Florida colleges vow to enforce civil discourse on campuses

Florida universities want free speech on campus. And state officials say they will hold protesters to account when they interfere with that.

At a meeting of the Florida Board of Governors State University Systemthe officials said that all public universities in the state have strategic plans to ensure civil discourse on all points of view.

University system governors are expressing optimism about progress, stressing the importance of keeping even controversial issues open for discussion on campus.

“We are not going to create a utopia, but a climate of civility and free expression,” he said. Tim Cerioa board member first appointed by the former governor. rick scott.

While each college has a plan in the works for cultivating a welcoming culture, only one school, New College of Florida, has reviewed and implemented a plan support free speech and commit to the principles of civil discourse.

Other schools are in several different stages of the process. Trustees of the University of North Florida approved a plan in April that has been endorsed by the College Senate and Student Government there. Meanwhile, the University of Central Florida and the University of South Florida have already implemented student orientation programs, student codes of conduct, and employee policies and procedures to ensure consistency with the board’s directive on principles of freedom expression.

Other university leaders said efforts are underway to instill values ​​throughout the state university system to accommodate opposing viewpoints.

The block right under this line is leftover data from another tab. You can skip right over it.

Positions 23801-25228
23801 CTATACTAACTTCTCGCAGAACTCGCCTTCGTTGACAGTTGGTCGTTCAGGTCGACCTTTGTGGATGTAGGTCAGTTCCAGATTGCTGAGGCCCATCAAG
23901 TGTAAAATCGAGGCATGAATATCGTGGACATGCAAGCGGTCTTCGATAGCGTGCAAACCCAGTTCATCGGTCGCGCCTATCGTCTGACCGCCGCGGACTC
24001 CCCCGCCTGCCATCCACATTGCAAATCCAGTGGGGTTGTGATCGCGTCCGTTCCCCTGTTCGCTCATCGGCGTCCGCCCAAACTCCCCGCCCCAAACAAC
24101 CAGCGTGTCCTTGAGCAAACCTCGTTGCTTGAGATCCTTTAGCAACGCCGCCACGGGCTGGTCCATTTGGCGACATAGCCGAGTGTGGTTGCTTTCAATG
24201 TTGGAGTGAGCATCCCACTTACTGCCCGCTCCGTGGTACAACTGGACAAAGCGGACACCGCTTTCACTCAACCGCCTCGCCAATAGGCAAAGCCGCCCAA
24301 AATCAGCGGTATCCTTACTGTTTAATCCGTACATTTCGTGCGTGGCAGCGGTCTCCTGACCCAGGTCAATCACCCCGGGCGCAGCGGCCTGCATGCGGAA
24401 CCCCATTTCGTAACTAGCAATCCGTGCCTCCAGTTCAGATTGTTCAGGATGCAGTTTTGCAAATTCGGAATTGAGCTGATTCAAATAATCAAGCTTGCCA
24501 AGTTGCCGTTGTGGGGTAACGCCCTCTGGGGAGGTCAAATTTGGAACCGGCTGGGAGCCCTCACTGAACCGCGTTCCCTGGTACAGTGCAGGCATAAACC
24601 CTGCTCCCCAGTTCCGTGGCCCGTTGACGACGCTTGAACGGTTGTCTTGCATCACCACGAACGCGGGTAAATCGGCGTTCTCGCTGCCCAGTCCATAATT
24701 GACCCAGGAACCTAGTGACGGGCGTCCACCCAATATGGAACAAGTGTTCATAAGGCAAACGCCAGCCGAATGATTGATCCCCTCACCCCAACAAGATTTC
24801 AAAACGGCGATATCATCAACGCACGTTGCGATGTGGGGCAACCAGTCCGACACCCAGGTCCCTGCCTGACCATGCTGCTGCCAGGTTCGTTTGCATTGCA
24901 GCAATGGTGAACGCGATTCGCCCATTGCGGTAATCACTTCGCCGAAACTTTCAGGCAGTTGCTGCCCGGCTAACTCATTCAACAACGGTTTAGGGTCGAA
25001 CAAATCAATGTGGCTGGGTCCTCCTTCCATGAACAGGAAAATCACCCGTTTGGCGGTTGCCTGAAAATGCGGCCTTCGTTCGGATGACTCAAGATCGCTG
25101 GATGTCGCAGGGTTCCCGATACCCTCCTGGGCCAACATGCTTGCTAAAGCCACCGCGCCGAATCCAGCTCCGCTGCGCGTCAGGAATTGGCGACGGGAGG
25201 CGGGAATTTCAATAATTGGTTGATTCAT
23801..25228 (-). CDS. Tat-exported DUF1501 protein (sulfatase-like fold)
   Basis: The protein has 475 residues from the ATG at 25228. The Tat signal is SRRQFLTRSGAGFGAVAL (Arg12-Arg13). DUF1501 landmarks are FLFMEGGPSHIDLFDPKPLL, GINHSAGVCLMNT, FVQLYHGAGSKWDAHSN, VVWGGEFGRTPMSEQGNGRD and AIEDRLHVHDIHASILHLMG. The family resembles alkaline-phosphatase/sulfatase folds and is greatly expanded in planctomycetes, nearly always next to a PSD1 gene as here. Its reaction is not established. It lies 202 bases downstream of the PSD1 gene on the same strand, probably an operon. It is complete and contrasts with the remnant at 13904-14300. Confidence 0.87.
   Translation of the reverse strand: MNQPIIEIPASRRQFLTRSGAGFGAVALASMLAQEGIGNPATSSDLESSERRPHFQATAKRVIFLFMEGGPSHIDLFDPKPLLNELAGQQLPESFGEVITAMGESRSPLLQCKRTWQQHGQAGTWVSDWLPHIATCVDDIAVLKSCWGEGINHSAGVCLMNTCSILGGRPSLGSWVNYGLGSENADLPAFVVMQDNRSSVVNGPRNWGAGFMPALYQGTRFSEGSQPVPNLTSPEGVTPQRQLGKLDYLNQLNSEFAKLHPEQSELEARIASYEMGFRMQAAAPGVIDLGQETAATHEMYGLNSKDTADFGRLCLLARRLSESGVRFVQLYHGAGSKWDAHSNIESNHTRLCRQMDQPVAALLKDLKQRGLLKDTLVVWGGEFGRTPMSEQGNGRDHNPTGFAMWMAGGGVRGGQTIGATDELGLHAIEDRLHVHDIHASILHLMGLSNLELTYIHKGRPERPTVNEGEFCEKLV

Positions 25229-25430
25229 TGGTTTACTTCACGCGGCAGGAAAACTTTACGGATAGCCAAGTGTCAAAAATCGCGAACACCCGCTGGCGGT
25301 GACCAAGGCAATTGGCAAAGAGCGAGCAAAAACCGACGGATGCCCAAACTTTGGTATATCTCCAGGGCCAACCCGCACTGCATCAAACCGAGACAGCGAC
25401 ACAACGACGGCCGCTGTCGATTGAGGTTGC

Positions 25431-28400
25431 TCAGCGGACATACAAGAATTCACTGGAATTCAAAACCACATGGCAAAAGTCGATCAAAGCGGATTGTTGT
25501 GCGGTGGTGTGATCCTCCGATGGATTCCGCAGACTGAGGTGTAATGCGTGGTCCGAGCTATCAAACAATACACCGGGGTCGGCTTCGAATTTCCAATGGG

“Ideas are not bad. The ideas are not bad,” said the president of Florida International University. ken jesel. “It’s good to have those open dialogues.”

But some governors still expressed skepticism about whether the debate has properly occurred on school campuses or whether disruptive protests prevented it. jose olivea former speaker of the House of Representatives who now sits on the Board of Governors, said universities need to step in more often to stop protesters who cross the line.

“If a group of students is acting outside of the norms, the rules, and in some cases the local laws, then the university should take an active role in making sure those rules are followed,” Oliva said.

Protests have disrupted lectures on campuses across the country, and schools sometimes cancel speeches by controversial right-wing figures. For example, Pennsylvania State University recently canceled a speech by the founder of the Proud Boys Gavin McInnes Y University of California, Davis turned down a planned speech by the Turning Point USA podcaster Stephen Davis amid student protests.

Events with ben sasse, the newly hired president of the University of Florida, were disrupted by protests last year led by students angry at the former US senator’s voting record on LGBTQ rights. University repressed in subsequent protests.

Members of the Board of Governors said they don’t want protesters impeding free speech on Florida campuses.

alan levine, a member of the Board of Governors, said that listening to opposing views is a critical element of higher education. “Most people don’t know where they are when they’re surrounded by people who agree with them all the time,” she said. “Call it a disagreement. That’s learning.”

The implementation of plans that encourage civil discourse comes as Florida enforces a ban in teaching subjects like critical race theory at public universities and when Florida has faced allegations of stop the teachers to testify in court against state laws.

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